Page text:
Elections 2024: Strict rules on campaign spending take effect this Friday
From this Friday, 9 February, strict rules will apply to campaign spending by Belgian political parties. On Sunday 9 June, Belgians will go to the polls to vote for the House of Representatives (federal parliament) and the Flemish, Brussels and European parliaments. Belgian law requires a four-month 'blackout period' for election campaigning.
The blackout period - "sperperiode" in Dutch or "période de prudence" in French - is the reference period during which parties are legally allowed to spend a maximum of 1 million euros for all elections held on 9 June. In addition, gadgets and oversized election posters are out of the question.
There are also spening limits for candidates, depending on their position on the list. The head of the list and one additional candidate are subject to an increased limit, a lump sum plus a variable amount depending on the number of voters in the candidate's constituency. Other candidates on the list are subject to a lower amount.
In addition, certain forms of campaigning are prohibited during the four months ahead of the elections. For example, no gadgets may be sold and no gadgets or gifts may be distributed. Flemish far-right party Vlaams Belang, the country's biggest spender on campaigning via social media, already announced last week that the party's online shop would therefore be closed from Friday 9 February until 10 June - the day after the elections.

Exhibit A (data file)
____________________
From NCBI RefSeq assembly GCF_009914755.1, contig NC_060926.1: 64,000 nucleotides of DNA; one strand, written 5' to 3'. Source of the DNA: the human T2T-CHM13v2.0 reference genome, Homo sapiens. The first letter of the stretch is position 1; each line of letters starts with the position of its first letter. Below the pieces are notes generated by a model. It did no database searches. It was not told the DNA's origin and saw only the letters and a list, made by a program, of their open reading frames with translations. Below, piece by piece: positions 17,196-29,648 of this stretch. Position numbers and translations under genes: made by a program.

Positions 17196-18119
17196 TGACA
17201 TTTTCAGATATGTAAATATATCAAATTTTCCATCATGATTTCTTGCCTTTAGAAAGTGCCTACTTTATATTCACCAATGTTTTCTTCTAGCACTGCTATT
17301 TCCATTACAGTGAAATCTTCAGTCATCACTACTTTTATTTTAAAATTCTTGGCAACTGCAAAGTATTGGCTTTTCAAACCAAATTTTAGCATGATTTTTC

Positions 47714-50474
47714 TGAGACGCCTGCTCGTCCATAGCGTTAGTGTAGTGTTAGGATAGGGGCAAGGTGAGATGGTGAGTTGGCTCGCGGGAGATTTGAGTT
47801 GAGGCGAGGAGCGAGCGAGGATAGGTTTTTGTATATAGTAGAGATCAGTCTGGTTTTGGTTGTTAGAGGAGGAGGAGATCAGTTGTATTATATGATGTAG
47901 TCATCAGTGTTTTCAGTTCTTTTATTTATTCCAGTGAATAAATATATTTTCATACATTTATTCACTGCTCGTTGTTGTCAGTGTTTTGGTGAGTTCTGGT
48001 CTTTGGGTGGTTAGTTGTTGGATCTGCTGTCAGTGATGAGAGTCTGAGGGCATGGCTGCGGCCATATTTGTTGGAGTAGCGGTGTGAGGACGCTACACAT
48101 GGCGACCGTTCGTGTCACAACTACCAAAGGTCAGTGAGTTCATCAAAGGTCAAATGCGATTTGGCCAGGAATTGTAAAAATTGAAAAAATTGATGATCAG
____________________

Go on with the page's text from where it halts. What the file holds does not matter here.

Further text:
In addition, during the blackout period, parties and candidates cannot use commercial billboards or posters, non-commercial billboards or posters larger than 4 square metres, conduct commercial telephone campaigns or distribute commercial spots on radio, television and in cinemas.
Social media ads
The audit committee on election expenditure in the House of Representatives pointed out at the end of December 2023 that a ban on sponsored content on the internet has been lifted by the law of 6 January 2014. This means that political advertising on social media is still allowed despite the blackout period.
A giant election poster of N-VA chairman Bart De Wever made headlines ahead of the October 2012 elections © BELGA PHOTO KRISTOF VAN ACCOM